|US4729009||Feb 20, 1986||Mar 1, 1988||Texas Instruments Incorporated||Gate dielectric including undoped amorphous silicon|
|US4740829||Dec 3, 1986||Apr 26, 1988||Canon Kabushiki Kaisha||Semiconductor device having a thin layer comprising germanium atoms as a matrix with a restricted range of hydrogen atom concentration|
|US4743567||Aug 11, 1987||May 10, 1988||North American Philips Corp.||Method of forming thin, defect-free, monocrystalline layers of semiconductor materials on insulators|
|US4748485||Jun 9, 1987||May 31, 1988||Hughes Aircraft Company||Opposed dual-gate hybrid structure for three-dimensional integrated circuits|
|US4755865||Apr 9, 1987||Jul 5, 1988||Motorola Inc.||Means for stabilizing polycrystalline semiconductor layers|
|US4760008||Jan 23, 1987||Jul 26, 1988||Semiconductor Energy Laboratory Co., Ltd.||Electrophotographic photosensitive members and methods for manufacturing the same using microwave radiation in magnetic field|
|US4766477||Jul 11, 1986||Aug 23, 1988||Canon Kabushiki Kaisha||Semiconductor device including a semiconductor layer having a polycrystalline silicon film with selected atomic constituency|
|US4772927||Oct 23, 1986||Sep 20, 1988||Hitachi, Ltd.||Thin film FET doped with diffusion inhibitor|
|US4795679||Apr 23, 1987||Jan 3, 1989||North American Philips Corporation||Monocrystalline silicon layers on substrates|
|US4814842||May 25, 1988||Mar 21, 1989||Canon Kabushiki Kaisha||Thin film transistor utilizing hydrogenated polycrystalline silicon|
|US4818077||Aug 28, 1985||Apr 4, 1989||Hitachi, Ltd.||Ferroelectric liquid crystal device and method of driving the same|
|US4838654||Oct 16, 1987||Jun 13, 1989||Nec Corporation||Liquid crystal display device having display and driver sections on a single board|
|US4849797||Jan 20, 1988||Jul 18, 1989||Hosiden Electronics Co., Ltd.||Thin film transistor|
|US4860069||Oct 2, 1987||Aug 22, 1989||Semiconductor Energy Laboratory Co., Ltd.||Non-single-cry stal semiconductor light emitting device|
|US4862237||Oct 4, 1988||Aug 29, 1989||Seiko Epson Corporation||Solid state image sensor|
|US4864376||Jul 22, 1988||Sep 5, 1989||Hosiden Electronics Co. Ltd.||Thin-film transistor and method of fabricating the same|
|US4885052||Nov 13, 1987||Dec 5, 1989||Kopin Corporation||Zone-melting recrystallization process|
|US4888305||Mar 9, 1989||Dec 19, 1989||Semiconductor Energy Laboratory Co., Ltd.||Method for photo annealing non-single crystalline semiconductor films|
|US4891330||Mar 28, 1988||Jan 2, 1990||Energy Conversion Devices, Inc.||Method of fabricating n-type and p-type microcrystalline semiconductor alloy material including band gap widening elements|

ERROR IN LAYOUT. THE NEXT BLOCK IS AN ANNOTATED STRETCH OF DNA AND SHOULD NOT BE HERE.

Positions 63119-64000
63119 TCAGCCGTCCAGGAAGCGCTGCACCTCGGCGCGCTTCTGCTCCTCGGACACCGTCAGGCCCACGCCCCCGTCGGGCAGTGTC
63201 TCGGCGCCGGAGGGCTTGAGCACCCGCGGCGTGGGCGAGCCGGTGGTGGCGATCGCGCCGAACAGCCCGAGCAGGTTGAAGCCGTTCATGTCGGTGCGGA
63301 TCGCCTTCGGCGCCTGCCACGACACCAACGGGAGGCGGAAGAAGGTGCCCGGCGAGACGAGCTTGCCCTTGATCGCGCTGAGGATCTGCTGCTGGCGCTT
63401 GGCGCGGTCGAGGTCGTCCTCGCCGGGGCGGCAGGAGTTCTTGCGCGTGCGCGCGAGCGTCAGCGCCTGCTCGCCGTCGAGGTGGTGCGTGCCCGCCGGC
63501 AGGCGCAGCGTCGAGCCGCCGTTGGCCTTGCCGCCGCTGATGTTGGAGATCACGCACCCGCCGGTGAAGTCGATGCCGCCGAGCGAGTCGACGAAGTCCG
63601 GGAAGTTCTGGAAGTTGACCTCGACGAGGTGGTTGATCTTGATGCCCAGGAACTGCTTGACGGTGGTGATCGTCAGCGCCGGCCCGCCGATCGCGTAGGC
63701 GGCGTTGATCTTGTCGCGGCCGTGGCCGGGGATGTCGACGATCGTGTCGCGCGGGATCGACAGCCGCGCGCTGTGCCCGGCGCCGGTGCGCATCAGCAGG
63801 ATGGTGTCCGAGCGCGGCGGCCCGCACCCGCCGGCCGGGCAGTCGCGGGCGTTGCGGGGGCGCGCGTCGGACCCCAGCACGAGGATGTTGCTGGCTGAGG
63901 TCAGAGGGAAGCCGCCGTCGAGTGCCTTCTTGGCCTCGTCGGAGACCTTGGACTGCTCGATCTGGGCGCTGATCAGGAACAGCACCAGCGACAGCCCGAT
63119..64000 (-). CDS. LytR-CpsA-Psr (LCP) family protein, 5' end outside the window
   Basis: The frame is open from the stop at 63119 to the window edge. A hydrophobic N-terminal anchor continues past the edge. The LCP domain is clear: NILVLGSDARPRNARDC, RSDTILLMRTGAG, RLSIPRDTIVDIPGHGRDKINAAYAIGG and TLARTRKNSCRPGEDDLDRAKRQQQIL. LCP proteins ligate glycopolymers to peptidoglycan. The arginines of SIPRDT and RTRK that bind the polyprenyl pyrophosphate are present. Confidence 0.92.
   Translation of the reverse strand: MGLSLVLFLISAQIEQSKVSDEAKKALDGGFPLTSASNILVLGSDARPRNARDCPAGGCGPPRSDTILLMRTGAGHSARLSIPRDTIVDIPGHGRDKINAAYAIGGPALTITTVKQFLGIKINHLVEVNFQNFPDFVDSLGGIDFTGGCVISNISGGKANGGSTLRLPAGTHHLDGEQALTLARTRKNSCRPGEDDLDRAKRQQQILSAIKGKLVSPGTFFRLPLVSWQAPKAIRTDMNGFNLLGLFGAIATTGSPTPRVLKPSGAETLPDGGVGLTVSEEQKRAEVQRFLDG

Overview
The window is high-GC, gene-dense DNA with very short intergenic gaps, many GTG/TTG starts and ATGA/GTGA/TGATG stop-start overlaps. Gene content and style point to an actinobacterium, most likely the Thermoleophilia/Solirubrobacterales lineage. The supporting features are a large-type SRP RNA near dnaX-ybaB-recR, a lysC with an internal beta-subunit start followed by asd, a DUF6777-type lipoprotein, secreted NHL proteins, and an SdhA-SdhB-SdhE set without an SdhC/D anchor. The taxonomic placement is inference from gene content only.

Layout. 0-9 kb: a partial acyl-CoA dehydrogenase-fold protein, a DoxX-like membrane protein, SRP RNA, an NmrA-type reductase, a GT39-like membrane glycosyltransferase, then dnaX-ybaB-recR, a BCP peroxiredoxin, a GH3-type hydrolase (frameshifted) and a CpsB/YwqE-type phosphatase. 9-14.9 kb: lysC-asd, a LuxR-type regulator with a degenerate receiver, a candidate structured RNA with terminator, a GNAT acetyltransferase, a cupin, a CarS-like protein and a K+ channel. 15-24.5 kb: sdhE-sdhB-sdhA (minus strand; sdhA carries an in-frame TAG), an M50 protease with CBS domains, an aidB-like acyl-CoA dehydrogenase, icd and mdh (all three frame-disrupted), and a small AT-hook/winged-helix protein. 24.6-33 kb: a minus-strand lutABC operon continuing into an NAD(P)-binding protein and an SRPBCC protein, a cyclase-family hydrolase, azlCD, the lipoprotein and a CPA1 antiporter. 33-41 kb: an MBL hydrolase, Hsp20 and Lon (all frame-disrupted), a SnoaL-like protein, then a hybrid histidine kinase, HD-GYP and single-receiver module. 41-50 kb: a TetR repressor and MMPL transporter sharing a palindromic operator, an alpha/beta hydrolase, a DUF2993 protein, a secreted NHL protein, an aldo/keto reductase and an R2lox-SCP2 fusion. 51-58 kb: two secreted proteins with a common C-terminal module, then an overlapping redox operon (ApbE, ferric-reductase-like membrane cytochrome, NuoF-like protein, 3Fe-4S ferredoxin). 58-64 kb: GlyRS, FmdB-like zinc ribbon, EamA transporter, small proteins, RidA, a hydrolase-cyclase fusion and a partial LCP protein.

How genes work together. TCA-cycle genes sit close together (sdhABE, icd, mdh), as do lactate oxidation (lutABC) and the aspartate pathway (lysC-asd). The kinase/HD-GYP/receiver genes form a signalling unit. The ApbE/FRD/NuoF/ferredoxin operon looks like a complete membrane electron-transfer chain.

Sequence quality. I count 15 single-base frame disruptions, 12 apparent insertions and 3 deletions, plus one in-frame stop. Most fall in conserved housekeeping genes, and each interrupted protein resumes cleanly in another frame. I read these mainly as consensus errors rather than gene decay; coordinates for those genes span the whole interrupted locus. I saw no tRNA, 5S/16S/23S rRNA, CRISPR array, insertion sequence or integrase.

|US4897360||Dec 9, 1987||Jan 30, 1990||Wisconsin Alumni Research Foundation||Polysilicon thin film process|
|US4905073||Jul 3, 1989||Feb 27, 1990||At&T Bell Laboratories||Integrated circuit with improved tub tie|
|US4938565||Aug 19, 1988||Jul 3, 1990||Nec Corporation||Thin-film transistor array used for liquid-crystal display device|
|US4949141||Jun 19, 1989||Aug 14, 1990||Amoco Corporation||Vertical gate thin film transistors in liquid crystal array|
|US4951113||Nov 7, 1988||Aug 21, 1990||Xerox Corporation||Simultaneously deposited thin film CMOS TFTs and their method of fabrication|
|US4959700||Feb 3, 1988||Sep 25, 1990||Semiconductor Energy Laboratory Co., Ltd.||Insulated gate field effect transistor and its manufacturing method|
|US4969025||Sep 25, 1989||Nov 6, 1990||Ricoh Company, Ltd.||Amorphous silicon photosensor with oxygen doped layer|
|US4969031||Feb 3, 1983||Nov 6, 1990||Hitachi, Ltd.||Semiconductor devices and method for making the same|
|US4984033||Dec 21, 1988||Jan 8, 1991||Mitsubishi Denki Kabushiki Kaisha||Thin film semiconductor device with oxide film on insulating layer|
|US4986213||Sep 28, 1988||Jan 22, 1991||Semiconductor Energy Laboratory Co., Ltd.||Semiconductor manufacturing device|
|US4988638||Jun 29, 1990||Jan 29, 1991||Xerox Corporation||Method of fabrication a thin film SOI CMOS device|
|US5003356||Apr 2, 1990||Mar 26, 1991||Casio Computer Co., Ltd.||Thin film transistor array|
|US5012228||Jul 10, 1990||Apr 30, 1991||Nippon Telegraph And Telephone||Method of operation for an active matrix type display device|
|US5037766||Jan 17, 1990||Aug 6, 1991||Industrial Technology Research Institute||Method of fabricating a thin film polysilicon thin film transistor or resistor|
|US5043772||May 7, 1986||Aug 27, 1991||Semiconductor Energy Laboratory Co., Ltd.||Semiconductor photo-electrically-sensitive device|
|US5051570||Jan 19, 1990||Sep 24, 1991||Nec Corporation||Liquid crystal light valve showing an improved display contrast|